Demonizing ISIL and defending Muslims: Australian Muslim citizenship and Tony Abbott's 'death cult' rhetoric

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In the lead-up to Australia committing military resources and personnel to the coalition opposing the Islamic State in the Levant (ISIL), Prime Minister Tony Abbott consistently categorized the al-Qaeda splinter group as a death cult. Examining Abbott s official rhetoric on ISIL and the threat it poses to Australia and the world, this article argues that his use of the term death cult reflects patterns in Western political demonology and demonizing enemies, namely, creating adversaries as monsters by highlighting the atrocities they commit in order to garner support for (often lethal) actions against them. In traditional political demonology, establishment representatives often target minority or marginal groups as these pariahs. However, in demonizing ISIL, Abbott deliberately made distinctions between it and its members and the majority of Muslims, including Australian Muslims, and utilized political demonology differently. In so doing, he affirmed this religious minority s status within the parameters of Australian citizenship. This is indeed commendable. However, Abbott rarely mentioned Muslims outside of references to terrorism. Despite the fact that Abbott acknowledges that only a comparative handful of Muslims are indeed violent, he has not yet fully engaged with the broader notions of Australian Muslims contributions to Australian society and their citizenship. (c) 2015, (c) 2015 University of Birmingham.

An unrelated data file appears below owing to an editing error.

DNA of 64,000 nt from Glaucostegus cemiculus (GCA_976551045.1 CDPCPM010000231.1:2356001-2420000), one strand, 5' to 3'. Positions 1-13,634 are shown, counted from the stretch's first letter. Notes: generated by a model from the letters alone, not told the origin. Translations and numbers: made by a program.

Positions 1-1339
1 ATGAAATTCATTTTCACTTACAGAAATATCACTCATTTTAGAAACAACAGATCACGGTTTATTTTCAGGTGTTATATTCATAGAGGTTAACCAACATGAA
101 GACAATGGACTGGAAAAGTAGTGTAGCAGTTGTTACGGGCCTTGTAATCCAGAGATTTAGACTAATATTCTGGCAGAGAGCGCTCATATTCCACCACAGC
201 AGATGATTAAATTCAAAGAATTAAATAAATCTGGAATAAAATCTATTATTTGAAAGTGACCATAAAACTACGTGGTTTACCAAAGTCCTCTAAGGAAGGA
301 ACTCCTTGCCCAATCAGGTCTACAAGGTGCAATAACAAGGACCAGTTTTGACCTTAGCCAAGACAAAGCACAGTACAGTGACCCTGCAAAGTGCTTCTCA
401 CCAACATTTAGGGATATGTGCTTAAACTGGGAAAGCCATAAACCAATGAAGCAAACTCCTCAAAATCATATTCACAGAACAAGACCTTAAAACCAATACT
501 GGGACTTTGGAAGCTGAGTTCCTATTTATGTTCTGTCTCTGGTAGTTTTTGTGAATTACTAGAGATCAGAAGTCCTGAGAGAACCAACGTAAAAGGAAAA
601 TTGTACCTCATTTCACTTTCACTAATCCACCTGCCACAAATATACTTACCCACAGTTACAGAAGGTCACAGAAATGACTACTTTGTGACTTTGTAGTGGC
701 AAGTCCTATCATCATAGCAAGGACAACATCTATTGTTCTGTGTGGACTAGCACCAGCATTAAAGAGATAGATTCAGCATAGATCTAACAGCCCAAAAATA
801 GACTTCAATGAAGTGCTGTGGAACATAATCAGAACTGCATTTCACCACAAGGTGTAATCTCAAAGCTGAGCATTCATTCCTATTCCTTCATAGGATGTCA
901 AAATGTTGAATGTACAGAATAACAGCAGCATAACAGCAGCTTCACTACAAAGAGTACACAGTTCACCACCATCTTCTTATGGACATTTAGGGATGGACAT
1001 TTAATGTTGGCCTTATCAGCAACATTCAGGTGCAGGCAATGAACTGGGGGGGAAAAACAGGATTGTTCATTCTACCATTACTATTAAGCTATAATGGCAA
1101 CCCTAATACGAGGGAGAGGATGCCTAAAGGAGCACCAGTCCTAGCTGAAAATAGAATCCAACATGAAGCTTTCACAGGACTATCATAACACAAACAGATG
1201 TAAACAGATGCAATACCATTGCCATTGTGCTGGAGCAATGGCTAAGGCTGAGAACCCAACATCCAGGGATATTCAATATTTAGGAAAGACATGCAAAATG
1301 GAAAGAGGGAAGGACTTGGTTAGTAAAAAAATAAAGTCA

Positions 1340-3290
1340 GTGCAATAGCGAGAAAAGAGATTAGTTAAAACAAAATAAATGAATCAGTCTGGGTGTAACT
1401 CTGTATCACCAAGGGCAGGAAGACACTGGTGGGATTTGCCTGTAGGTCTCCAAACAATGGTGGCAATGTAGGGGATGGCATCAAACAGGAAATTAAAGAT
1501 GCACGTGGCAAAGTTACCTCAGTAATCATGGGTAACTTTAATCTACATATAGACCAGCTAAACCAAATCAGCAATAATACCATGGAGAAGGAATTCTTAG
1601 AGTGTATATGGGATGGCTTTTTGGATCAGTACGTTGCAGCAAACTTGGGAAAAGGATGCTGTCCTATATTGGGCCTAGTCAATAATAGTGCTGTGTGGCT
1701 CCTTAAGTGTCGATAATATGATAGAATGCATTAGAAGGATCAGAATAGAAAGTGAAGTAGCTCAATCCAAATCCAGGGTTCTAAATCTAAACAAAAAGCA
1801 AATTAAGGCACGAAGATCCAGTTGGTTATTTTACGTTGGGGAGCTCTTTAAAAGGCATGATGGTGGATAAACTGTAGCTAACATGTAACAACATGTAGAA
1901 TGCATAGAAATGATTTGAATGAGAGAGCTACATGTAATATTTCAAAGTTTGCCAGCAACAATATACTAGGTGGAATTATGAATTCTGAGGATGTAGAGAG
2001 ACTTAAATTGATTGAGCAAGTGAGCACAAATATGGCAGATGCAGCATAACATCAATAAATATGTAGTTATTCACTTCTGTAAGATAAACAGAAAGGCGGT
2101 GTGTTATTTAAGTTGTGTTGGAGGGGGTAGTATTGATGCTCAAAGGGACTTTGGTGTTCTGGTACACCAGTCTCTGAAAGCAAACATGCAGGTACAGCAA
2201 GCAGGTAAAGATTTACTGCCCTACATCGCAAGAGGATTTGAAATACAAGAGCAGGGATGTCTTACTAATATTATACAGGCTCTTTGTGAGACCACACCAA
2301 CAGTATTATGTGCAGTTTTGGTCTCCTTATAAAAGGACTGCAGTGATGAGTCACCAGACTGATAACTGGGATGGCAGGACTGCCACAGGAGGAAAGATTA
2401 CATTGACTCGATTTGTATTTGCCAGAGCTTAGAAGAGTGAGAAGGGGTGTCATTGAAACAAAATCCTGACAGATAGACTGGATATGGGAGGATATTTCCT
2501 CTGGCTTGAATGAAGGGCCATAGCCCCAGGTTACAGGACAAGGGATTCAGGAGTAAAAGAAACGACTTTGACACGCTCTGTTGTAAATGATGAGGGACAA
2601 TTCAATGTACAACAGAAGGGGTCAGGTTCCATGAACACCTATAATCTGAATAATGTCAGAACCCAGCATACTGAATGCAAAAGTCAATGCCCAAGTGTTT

Original languageEnglish
Pages (from-to)237 - 252
Number of pages16
JournalIslam and Christian-Muslim Relations
Issue number2
Publication statusPublished - 2015


  • Cult
  • death cult
  • Islam in Australia
  • political demonology
  • Tony Abbott

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